UC Davis men’s basketball team beats North Carolina Central 67-63 in NCAA Tournament
In the first March Madness appearance in the program’s Division I history, the UC Davis men’s basketball team defeated the North Carolina Central Eagles 67-63 in an NCAA Tournament First Four matchup on Wednesday evening.
In a close game that saw the Aggies playing catch-up at the end of the first half, UC Davis quickly gained ground during the second and maintained the lead for the remainder of the game. The Eagles came within one point of the lead with less than two minutes remaining, but UC Davis hit just enough free throws to ensure that the Aggies stayed in front with a safe buffer in place. The Aggies held the edge in defensive rebounds, yet they committed 18 total turnovers.
Junior forward Chima Moneke led both teams in scoring with 18 points, going 6-6 from the free throw line, and he added 12 rebounds for the double-double.
Moneke was closely followed by senior guard Brynton Lemar, who added 15 points points and went 4-6 from the free throw line, and senior guard Lawrence White, who tallied 14 points and knocked down all four of his free throws.
“Before the game we just talked about having a fight,” said head coach Jim Les. “This is a really good, connected team, and we as a staff just asked them to fight to keep it going. This has been an unbelievable ride and we’re not ready to go home, and I can’t tell you how proud I am of them for their resiliency — it was remarkable.”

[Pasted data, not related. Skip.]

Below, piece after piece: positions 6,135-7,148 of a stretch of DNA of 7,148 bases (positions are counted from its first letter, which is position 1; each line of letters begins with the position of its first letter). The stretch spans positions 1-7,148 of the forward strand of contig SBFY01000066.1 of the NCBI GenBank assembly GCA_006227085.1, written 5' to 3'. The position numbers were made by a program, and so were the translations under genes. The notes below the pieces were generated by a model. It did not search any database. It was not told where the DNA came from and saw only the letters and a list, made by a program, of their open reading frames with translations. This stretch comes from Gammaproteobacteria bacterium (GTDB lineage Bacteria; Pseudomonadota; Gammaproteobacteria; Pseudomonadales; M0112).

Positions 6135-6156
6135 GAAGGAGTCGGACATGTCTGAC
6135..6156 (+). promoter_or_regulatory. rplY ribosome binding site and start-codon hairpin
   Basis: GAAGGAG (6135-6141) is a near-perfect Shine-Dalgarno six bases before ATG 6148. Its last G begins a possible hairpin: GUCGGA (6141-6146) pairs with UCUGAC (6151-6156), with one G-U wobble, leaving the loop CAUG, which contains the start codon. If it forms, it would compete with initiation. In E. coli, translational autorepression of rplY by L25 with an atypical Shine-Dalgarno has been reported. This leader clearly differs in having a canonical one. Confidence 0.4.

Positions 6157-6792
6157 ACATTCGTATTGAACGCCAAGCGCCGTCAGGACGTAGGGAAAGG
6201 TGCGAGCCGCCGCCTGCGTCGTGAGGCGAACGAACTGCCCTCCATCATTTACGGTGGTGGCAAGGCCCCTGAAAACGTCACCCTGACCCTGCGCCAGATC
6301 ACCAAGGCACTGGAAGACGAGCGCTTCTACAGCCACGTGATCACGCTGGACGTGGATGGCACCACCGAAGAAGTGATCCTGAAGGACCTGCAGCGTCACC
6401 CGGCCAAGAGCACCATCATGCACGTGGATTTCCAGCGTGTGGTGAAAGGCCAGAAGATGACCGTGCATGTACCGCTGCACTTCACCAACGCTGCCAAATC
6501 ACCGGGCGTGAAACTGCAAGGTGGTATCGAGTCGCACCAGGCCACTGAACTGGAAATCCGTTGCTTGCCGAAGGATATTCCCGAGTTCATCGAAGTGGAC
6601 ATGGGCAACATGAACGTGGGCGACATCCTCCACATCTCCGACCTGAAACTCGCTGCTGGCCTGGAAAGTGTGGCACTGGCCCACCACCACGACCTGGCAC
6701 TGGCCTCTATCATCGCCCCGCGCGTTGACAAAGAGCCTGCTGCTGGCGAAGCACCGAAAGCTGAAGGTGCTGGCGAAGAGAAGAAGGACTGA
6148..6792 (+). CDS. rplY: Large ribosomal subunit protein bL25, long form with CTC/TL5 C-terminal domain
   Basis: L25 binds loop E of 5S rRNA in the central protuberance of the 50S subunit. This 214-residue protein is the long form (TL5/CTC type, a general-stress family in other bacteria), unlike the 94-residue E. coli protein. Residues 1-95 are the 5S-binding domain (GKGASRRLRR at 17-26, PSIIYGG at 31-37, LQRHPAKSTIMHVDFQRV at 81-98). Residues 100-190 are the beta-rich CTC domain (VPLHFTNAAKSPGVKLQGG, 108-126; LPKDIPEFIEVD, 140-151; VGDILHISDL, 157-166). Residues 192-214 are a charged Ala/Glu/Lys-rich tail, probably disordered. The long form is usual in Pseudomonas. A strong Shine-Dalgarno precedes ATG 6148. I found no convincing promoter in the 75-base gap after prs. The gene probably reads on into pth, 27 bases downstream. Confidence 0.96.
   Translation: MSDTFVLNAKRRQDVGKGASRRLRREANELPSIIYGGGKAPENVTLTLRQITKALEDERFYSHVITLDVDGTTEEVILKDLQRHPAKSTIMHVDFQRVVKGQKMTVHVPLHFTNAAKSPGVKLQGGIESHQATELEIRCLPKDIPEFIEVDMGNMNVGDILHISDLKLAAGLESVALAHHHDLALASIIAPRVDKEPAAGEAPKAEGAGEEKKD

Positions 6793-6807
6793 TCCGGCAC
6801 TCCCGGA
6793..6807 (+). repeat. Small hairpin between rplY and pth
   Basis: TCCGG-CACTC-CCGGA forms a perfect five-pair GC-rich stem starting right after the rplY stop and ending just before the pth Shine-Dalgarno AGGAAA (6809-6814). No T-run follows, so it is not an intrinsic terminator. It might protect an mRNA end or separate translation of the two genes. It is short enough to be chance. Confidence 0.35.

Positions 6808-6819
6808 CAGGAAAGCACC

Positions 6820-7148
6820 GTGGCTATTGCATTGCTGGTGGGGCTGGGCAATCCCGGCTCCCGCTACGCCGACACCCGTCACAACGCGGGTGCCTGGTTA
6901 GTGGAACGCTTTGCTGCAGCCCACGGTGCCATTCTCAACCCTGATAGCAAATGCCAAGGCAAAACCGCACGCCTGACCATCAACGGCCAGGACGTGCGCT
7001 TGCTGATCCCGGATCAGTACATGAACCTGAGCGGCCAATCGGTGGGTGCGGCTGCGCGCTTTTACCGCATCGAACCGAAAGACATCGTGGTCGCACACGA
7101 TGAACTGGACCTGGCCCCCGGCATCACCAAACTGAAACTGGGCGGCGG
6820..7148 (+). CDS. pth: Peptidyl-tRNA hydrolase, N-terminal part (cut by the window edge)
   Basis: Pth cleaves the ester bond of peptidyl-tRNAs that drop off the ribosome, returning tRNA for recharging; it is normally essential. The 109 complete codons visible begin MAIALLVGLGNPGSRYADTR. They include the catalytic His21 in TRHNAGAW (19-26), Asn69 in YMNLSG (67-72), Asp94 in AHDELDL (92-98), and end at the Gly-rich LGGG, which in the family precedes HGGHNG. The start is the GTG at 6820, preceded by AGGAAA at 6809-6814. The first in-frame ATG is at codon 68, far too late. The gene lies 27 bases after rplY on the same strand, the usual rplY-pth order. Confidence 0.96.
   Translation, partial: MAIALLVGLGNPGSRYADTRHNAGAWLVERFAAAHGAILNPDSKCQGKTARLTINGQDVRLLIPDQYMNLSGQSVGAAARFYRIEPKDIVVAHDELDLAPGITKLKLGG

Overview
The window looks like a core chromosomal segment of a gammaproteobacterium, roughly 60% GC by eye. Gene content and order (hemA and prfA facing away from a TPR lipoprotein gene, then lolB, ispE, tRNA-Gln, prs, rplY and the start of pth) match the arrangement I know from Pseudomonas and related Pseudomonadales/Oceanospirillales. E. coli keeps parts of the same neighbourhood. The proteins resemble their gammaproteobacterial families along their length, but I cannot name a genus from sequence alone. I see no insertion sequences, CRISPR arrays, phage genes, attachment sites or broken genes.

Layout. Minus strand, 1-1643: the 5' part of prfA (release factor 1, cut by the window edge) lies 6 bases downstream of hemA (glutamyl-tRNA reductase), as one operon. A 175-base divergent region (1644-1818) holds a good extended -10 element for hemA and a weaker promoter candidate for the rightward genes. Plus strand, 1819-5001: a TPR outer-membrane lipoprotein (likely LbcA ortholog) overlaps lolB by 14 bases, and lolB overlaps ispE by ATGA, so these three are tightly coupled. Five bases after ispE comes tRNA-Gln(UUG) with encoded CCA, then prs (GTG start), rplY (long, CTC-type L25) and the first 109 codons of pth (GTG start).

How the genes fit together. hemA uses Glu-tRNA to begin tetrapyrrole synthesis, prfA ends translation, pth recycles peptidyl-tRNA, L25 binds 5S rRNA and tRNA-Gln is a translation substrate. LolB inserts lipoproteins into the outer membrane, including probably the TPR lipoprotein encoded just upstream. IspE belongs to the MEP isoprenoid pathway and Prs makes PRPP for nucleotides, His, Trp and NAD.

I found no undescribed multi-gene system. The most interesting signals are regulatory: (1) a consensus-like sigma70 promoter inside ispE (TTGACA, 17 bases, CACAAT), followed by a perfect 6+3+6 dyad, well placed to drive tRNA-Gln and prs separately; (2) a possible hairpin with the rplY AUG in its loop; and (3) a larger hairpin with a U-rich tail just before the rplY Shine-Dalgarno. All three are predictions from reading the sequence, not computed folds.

The UC Davis men’s basketball team is now the number 16 seed in the Midwest Regional, and the Aggies will head to Tulsa, Okla. to play regional top seed Kansas on Friday, March 17.
“Our guys grew up as little hoopers dreaming about playing and having this opportunity, and so it’s special to be here and we’re just going to continue to fight to keep this story going,” Les said. “When that ball goes up on Friday I’m not going to be thinking about what seeds [we are facing] — we’re going to be playing basketball, competing at basketball, and like I said, the chips will fall where they may.”
And of the formidable mountain to climb in facing a number 1 seed with Kansas? Considering that number 1 seeds have never lost to a 16 seed since the round of 64 was created in 1985 — compiling a record of 128-0 — Moneke had an optimistic response.
“It’s going to happen eventually, that’s how I look at it,” Moneke said. “We all can play at this level. I don’t fear anybody, but I respect everybody and I feel like with the way we play defense we can make any game a game.”
Written by: Bryan Sykes — firstname.lastname@example.org